After this brief reflection, I decided that maybe 30 won’t be so bad after all. I have practice raising children now, and though the sleep deprivation with number two won’t be any easier, I’m sure there will be less panic when he won’t roll over at four months or walk at twelve. I have a bank account that steadily streams cash into accounts for mortgage and credit card payments, retirement funds, and college savings. I have a house that keeps me warm because we can pay for heat and a job that makes me feel like my college degree has (sort of) paid for itself. I can sip wine while comfortably chatting with my husband over an episode of American Idol and go to bed at 9 in sweatpants without caring who I do and do not impress. I can be me – this person I’ve worked so long and hard on finding, creating, editing, gussying up, ridiculing, scolding, loving and appreciating. 30 years, and I think I found her.
My best friend sent me a blog of her favorite writer today that was written the day the author turned 30. She listed all the things she had learned in her 30 years. Things like, “I’ve learned that photography helps me express myself” and “I’ve learned that I really like the taste of sushi.” Well, that’s fine and dandy, and I like me some sushi too, but I’VE LEARNED that I’ve got a LOT MORE to LEARN! And that is all-encompassing. So, THERE. I just beat your blog in one sentence, fancy author lady! (Oh, and I’ve learned that I teeter the line of competitive and just down-right mean. Unintentionally, of course.)
Instead of focusing on that pit in my stomach that reminds me my life could be 1/3 done assuming I make it to 90, I think I’ll focus on the important things. Things even more important than sushi. Things like: my KIDS. my HUSBAND. my JOB. my DREAMS. my GOALS. my HEALTH. my FAMILY. my FRIENDS. my HAPPINESS.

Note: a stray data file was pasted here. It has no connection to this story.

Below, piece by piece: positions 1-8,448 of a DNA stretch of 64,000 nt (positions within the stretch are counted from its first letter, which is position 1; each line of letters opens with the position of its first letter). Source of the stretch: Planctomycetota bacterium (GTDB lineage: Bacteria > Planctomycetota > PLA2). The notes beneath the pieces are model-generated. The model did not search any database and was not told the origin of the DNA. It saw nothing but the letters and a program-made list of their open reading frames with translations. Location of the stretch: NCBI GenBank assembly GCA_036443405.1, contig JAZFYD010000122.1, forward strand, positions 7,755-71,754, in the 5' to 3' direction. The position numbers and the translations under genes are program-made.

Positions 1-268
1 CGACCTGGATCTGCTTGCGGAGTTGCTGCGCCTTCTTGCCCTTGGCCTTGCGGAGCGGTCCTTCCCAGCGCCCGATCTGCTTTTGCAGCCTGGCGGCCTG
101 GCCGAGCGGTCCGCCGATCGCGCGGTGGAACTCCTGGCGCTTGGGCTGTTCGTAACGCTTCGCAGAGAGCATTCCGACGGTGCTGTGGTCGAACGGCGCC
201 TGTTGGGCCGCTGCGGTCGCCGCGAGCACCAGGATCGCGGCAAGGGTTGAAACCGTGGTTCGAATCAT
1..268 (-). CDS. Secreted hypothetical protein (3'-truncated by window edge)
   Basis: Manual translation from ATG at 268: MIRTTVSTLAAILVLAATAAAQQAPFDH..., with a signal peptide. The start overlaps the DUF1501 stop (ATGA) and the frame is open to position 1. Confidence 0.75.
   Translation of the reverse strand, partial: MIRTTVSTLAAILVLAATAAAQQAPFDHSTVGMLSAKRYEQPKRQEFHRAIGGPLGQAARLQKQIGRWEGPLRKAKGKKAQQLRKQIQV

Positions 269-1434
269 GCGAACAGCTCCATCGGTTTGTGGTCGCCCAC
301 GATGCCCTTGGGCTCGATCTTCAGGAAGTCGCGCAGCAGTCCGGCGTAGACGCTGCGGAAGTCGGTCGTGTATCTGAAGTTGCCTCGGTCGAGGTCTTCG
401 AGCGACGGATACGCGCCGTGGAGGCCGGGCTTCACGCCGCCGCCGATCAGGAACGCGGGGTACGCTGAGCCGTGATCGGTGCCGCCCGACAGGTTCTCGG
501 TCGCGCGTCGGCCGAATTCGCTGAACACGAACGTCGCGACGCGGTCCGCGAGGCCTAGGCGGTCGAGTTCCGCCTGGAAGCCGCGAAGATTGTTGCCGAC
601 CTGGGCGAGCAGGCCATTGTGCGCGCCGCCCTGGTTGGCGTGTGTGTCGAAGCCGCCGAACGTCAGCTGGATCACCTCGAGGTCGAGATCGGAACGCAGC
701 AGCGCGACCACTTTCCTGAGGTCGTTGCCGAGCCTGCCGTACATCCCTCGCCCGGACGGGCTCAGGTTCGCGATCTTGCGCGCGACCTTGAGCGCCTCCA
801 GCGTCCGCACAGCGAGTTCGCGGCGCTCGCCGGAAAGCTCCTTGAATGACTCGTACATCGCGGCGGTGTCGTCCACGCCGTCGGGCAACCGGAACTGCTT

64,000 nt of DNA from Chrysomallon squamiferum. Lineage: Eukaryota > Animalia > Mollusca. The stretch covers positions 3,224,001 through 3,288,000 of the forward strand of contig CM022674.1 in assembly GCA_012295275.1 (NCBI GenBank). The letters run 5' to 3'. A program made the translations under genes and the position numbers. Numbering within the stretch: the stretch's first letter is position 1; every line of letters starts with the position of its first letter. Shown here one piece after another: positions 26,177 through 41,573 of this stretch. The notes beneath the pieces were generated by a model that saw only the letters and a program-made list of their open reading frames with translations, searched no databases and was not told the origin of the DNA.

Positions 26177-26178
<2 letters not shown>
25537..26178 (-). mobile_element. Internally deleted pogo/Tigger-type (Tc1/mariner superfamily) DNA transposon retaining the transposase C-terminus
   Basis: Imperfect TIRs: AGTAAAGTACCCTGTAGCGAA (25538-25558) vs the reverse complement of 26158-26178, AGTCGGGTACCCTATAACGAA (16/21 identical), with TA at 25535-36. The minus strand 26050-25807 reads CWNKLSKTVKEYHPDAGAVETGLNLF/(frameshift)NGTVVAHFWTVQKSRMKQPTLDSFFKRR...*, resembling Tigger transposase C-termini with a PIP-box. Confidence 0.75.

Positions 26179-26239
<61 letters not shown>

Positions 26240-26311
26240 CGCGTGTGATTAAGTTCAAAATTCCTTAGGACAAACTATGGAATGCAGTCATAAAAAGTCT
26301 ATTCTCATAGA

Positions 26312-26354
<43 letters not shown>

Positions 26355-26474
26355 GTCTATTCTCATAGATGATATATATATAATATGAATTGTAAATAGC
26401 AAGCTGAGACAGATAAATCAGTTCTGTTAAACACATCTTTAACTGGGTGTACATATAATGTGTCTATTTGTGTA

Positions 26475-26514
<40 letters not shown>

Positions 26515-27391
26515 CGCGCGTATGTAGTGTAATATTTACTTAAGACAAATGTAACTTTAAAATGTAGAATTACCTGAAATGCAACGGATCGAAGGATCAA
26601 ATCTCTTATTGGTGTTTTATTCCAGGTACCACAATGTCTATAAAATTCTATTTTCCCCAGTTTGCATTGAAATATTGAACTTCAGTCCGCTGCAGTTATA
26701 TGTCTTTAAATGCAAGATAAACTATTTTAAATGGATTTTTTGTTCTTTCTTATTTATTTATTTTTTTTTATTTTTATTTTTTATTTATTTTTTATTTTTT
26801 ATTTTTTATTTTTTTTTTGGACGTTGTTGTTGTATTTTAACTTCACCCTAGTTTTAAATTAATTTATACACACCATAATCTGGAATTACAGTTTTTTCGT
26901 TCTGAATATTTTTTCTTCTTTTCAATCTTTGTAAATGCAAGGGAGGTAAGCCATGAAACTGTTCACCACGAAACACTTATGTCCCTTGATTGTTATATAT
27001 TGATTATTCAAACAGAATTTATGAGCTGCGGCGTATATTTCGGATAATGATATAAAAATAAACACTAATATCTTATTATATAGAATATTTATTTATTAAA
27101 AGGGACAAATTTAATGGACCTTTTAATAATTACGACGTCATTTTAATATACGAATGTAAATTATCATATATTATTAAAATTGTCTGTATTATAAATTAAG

A harsh reality is, yes, I’m a decade older than I was a decade ago (did I do that math right?). And unfortunately, you can’t turn back time (it’s true – ask Cher). But, what I CAN do is wake up on my birthday – involuntarily of course – and scoop up my baby boy and promise him a sister some day and kiss my better half and make flavored coffee in my nice new coffee maker and take it to work in a car that has four hubcaps only to look forward to a weekend with friends and family and heaps and piles of love on top of love.
And if all that blubbery blub gibberish wears off before my big day hits, I’ll simply remember the last part of the conversation I had with my dad. After I was finished laughing at his X-rated mustache, he looked at me and said, “Whenever you get frustrated with your little guy, know that I would give my right arm for this picture to have been taken yesterday.”
That’s just it. Time marches on, and we march right along with it. I’ll never have my first child again. I’ll never have another first kiss. And I certainly will never get my 20s back. So, suck it up. Embrace a NEW day. A new DECADE! I’ll be damned if I’m not going to remember every minute of it because I’m too busy living in the past.
So I say, “Bring on 30.” (Just do it with grace, please.)